The Latest Doninger Brief

Well, it is finally online. For those of you who enjoy reading legal briefs filed in The U.S. Court of Appeals won’t want to miss this one:
The Reply Brief of the Plaintiff-Appellant in the Avery Doninger case.

Now, normally, I would not recommend reading legal briefs as a form of relaxing entertainment on a Sunday afternoon a few weeks before Christmas, but this brief is fun to read; either that, or I need to get out more.

The brief starts off with a bang, asserting that the “Defendant’s factual recitations do not comport with either the District Court’s findings, or the record of the case.” In Caps. Bolded.

For example, although the district court made no findings that Avery’s blog caused disruption at the school, or even created the foreseeability or likelihood of such disruption, plaintiff counts 24 occasions where the defendants state that Avery’s blog (or the
April 24th e-mail) was disruptive.

More importantly, however, is the issue of what constitutes ‘school speech’.

Of course, many of the findings are not in dispute. Some, however, are, and have been noted in the plaintiff’s brief, at pp. 13-15. In particular, the plaintiff disputes the findings that the internet blog was “school speech” because it was “reasonably foreseeable” that Schwartz would become aware of it and because it was “purposely designed by Avery to come onto the campus.” Both of these findings are without factual basis in the record.

In many ways, this gets to a key issue. How do we understand what is ‘school speech’? Given the persistence of material posted on the Internet and the ease in searching, is it fair to say that anything posted on a blog could be considered school speech because it is could reasonably be foreseen that a school administrator could find it? If a person makes a comment to a friend in a local store about a school administrator, would it be reasonably foreseeable that someone could have over heard it and repeated it to the school administrator?

This ties back to the issue of privacy that was discussed at the symposium at Yale Law yesterday. To what extent can people expect some level of privacy, even for things they do in public? For example, when I pick up a prescription at a local pharmacy, that is a public place. Yet I would not expect people to try to look over my shoulder to find out what I have purchased and then publish it widely. Likewise, if I wrote in an online journal which was set up to talk with friends, my frustrations with the local school administration, I would not expect the son of the superintendent to come around a few weeks later and make a Federal case out of it.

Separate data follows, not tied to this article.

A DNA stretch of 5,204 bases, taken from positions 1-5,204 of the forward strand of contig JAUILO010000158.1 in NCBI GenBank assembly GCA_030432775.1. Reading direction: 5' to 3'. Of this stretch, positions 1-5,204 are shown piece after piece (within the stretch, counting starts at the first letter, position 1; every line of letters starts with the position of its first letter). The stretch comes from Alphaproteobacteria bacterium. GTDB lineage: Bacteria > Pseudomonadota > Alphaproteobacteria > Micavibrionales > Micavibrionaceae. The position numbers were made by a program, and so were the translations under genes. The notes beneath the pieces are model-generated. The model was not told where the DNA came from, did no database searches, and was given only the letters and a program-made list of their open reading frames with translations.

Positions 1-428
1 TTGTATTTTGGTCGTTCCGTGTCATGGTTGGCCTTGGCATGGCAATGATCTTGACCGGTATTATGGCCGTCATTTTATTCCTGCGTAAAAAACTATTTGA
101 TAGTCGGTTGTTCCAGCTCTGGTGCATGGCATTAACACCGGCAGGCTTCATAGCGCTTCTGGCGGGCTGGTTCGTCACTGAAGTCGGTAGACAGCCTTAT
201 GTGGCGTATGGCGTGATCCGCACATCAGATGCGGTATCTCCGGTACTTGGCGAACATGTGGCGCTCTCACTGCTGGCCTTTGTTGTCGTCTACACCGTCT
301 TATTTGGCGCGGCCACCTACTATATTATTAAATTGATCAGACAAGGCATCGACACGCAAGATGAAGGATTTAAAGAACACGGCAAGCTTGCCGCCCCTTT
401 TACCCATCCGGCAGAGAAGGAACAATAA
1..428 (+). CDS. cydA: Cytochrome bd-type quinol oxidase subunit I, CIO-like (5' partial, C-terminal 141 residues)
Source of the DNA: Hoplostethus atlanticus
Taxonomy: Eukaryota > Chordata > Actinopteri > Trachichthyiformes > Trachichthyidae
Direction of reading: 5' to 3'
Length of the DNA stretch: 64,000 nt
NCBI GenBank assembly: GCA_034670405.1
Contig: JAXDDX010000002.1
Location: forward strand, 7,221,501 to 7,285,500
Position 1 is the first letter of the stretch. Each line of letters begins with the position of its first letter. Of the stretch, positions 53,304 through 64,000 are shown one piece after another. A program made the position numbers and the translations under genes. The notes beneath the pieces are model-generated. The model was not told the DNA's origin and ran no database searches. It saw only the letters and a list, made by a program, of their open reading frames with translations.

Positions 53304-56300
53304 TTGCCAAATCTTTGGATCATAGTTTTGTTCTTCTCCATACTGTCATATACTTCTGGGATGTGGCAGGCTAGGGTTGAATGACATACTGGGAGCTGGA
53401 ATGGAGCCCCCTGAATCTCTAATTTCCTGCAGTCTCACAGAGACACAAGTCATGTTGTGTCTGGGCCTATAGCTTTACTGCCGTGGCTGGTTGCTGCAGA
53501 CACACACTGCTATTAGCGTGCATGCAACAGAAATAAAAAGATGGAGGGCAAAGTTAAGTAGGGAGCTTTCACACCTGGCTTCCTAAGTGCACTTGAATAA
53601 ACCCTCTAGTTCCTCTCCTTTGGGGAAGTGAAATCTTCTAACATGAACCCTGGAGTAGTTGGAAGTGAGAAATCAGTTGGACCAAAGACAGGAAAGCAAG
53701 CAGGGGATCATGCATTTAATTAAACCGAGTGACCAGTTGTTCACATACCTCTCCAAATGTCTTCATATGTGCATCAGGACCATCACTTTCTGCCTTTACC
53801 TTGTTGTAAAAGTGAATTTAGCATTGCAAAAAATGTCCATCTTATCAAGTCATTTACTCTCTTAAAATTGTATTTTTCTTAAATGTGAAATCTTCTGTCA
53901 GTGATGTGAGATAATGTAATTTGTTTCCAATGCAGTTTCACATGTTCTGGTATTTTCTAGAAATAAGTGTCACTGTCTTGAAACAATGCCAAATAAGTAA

Another interesting aspect is the claim by the defense that “that issuing an injunction to “void” an election “simply cannot be done””. Perhaps that gets to another key aspect of the case. There may be some people who believe that unfair elections and elections where votes are not properly counted simply cannot be voided. It seems like citizens of Burlington and Harwinton should be concerned if the message being taught in their schools is that your vote does not count. Any administrator that wants to promote that as a message shouldn’t be fired because of some lawsuit. They should be fired for pedagogical reasons.

Yet none of these things are all that much fun reading. The real fun comes when the writer of the brief takes of the gloves with comments like:

The defendants’ bold and unconstitutional reach into Avery’s bedroom to censor and punish her for a written communication, is likely to cause (and may have already caused) a chill to countless other students, who will fear punishment for what they say or write outside school, because some priggish and thin-skinned school official may deem it “offensive.”

Then, they take the defense to task with this interesting section:

the defendants curiously rely on cases as old as 170 years to justify restrictions on the speech rights of public school students... The first case, State v. Pendergrass, 19 N.C. 365, 366 (1837) involved physical abuse of a 6- or 7-yearold girl by a schoolmaster, who whipped her with a switch for being disobedient, that left marks on her body visible for two days.

It is not surprising that the lawyer who compared students to inmates and the high school to an asylum would base his defense on cases argued to support abuse. It is truly unfortunate that some people involved in education today still believe that abuse, whether it be physical or emotional is an acceptable basis for pedagogy.

The brief captures some of this,

While these defendants may long for the “good old days” of cruel and authoritarian Dickensian schoolmasters, like Mr. Creakle, who punished impudence and protest by pupils – even small children – with physical abuse, deprivation or expulsion, and who believed they could act with impunity, the defendants here do not recognize the irony of relying on cases that pre-date the development of the incorporation of the first amendment into the concept of ordered liberty under the fourteenth amendment. Indeed, two of these cases predate the passage of the fourteenth amendment by decades!

Okay, some of you may not find reading all of this as much fun as watching High School Musical, but to someone who has been following the case closely I have to say, I greatly enjoyed reading the brief. Yet my opinion, or your opinion isn’t what matters. What matters is the opinions of the justices that will review the appeal, and we still have to wait a while to find out what their reactions will be.

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